The National Hockey League (NHL) was established at Montréal on 26 November 1917. The original teams were the Montreal Canadiens, Montreal Wanderers, Ottawa Senators and Toronto Arenas; Québec held a franchise but decided not to operate that season. In the next 25 years the league underwent numerous changes in composition, scheduling and playoff format. The Boston Bruins were the first American club to join (1924); by 1926, 6 of the 10 teams were from the US. In 1942 there were 6 teams left (Montreal, Toronto Maple Leafs, Boston, Chicago Black Hawks, Detroit Red Wings and New York Rangers) and the league remained unchanged until 1967, when 6 new US-based teams were added (California - later Oakland - Seals, Los Angeles Kings, Minnesota North Stars, Philadelphia Flyers, Pittsburgh Penguins and St Louis Blues). The Buffalo Sabres and the Vancouver Canucks joined in 1970 and the Atlanta Flames and New York Islanders in 1972.

The number of teams reached 18 by 1974 (with the addition of the Kansas City Scouts and Washington Capitals), of which only 3 were based in Canada. One team folded in 1978 but the Hartford Whalers, Edmonton Oilers, Québec Nordiques and Winnipeg Jets joined the following year after the collapse of the World Hockey Association. The Atlanta franchise moved to Calgary in 1980 (the Calgary Flames), bringing the number of NHL teams in Canada to 7.

Further expansion in 1991 and 1992 increased the league to 26 teams, including another Canadian franchise, the Ottawa Senators. Franchises were also awarded to Tampa Bay (Lightning), Anaheim (Mighty Ducks), Miami (Florida Panthers) and San Jose (Sharks). The Nordiques, suffering financially from playing in the league's smallest market, were sold in 1995 and relocated to Denver, where they became the Avalanche. The Jets were also relocated in 1996, after being sold to a group in Phoenix. Renamed the Phoenix Coyotes (now Arizona Coyotes (2014)), a version the Jets franchise lived on in Arizona leaving 6 franchises operating in Canada. In the summer of 1997, the league announced that it would expand to 4 more American cities. By the year 2000, with the addition of the Nashville Predators (1998), Atlanta Thrashers (1999), Minnesota Wild and Columbus Blue Jackets (2000), the NHL had expanded to 30 teams. In 2011, the Atlanta Thrashers relocated to Winnipeg, and the Jets name was reinstated.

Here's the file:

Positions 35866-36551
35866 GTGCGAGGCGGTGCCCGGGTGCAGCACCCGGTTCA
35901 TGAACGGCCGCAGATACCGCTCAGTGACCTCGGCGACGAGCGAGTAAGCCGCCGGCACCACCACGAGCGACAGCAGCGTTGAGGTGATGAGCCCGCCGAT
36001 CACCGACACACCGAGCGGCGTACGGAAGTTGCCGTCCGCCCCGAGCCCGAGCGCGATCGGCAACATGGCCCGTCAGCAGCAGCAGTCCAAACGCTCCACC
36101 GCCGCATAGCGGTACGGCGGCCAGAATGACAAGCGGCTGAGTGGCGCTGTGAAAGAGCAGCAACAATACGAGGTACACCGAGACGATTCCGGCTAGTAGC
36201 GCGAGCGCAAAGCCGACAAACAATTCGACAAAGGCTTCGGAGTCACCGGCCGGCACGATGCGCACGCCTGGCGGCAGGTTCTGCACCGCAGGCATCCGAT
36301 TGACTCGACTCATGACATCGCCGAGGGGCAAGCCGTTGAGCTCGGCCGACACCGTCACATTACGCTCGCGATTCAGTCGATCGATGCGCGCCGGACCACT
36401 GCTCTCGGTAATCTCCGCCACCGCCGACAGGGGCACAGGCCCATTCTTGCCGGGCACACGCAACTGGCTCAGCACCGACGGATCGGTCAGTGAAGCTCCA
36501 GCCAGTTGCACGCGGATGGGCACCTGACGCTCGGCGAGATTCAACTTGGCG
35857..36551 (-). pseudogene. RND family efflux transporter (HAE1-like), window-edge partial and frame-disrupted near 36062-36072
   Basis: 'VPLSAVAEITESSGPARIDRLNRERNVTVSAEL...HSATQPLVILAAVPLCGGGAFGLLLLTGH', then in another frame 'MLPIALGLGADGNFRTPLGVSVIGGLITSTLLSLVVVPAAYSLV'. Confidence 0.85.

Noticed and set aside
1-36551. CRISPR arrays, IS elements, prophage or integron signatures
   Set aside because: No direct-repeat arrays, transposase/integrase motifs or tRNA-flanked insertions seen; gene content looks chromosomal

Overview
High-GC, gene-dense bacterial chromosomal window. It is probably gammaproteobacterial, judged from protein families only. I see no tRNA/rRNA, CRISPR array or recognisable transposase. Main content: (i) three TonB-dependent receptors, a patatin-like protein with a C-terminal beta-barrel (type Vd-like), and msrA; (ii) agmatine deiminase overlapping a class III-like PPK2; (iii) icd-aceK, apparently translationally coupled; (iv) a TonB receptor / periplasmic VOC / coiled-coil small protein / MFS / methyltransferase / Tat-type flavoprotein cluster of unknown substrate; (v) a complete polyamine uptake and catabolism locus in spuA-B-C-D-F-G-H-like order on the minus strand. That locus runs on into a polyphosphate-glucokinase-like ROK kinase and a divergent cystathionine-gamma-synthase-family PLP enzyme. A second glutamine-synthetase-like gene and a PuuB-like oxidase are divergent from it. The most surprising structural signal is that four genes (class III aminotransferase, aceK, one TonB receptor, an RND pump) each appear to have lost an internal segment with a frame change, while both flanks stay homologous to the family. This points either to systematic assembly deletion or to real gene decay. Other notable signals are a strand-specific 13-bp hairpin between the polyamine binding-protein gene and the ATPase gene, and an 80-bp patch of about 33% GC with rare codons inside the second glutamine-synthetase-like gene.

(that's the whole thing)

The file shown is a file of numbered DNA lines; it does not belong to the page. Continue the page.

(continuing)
The fate of Canadian teams in the NHL, which are increasingly pressured to compete financially with American markets, is unsettling. Toronto was the only Canadian team in 2000 that consistently played to sell-out crowds. The NHL's Canadian Assistance Program offers aid only when teams can demonstrate their viability, and for most teams in Canada, viability is continually threatened by declining attendance. In 1999, Rod Bryden, owner of the Ottawa Senators, announced that unless the federal government was willing to offer financial support, the Senators would be the next Canadian team sold to the US. A startling announcement in January 2000 outlined how the federal government would offer annual aid to Canadian hockey teams until 2004. Widespread criticism of the proposal, however, was so severe that it brought about an immediate retraction.

In 2004 team owners enforced a lockout banning members of the NHL Players' Association (hockey players) from play. The lockout, a result of the players' resistance to a salary cap, lasted 310 days from 16 September 2004 to 13 July 2005. The result was a salary cap of $39 million (US) per team and a significant reduction in players' salaries. It was the first time a major North American sports league had lost an entire season due to a labour dispute. It also resulted in cancellation of the Stanley Cup playoffs, and for second time in its history the cup was not awarded. However, when the 2005 collective bargaining agreement expired in 2012 a new agreement could not be reached and the league locked out players once more. The impasse left the sport reeling once again, in danger of cancelling an entire season for the second time in a decade.

In recent years, the number of players in the NHL recruited from Canadian junior hockey have dropped from 70% to near 50%, as an increasing number of players, including many of the brightest stars, are coming from Sweden, Finland, the Czech Republic and the US.

Though the league has struggled, like most professional sports organizations, with strikes and soaring salaries and ticket prices, it remains the premier professional Hockey league in the world. The Stanley Cup, awarded exclusively to NHL teams since the 1926-27 season, is emblematic of the world professional championship.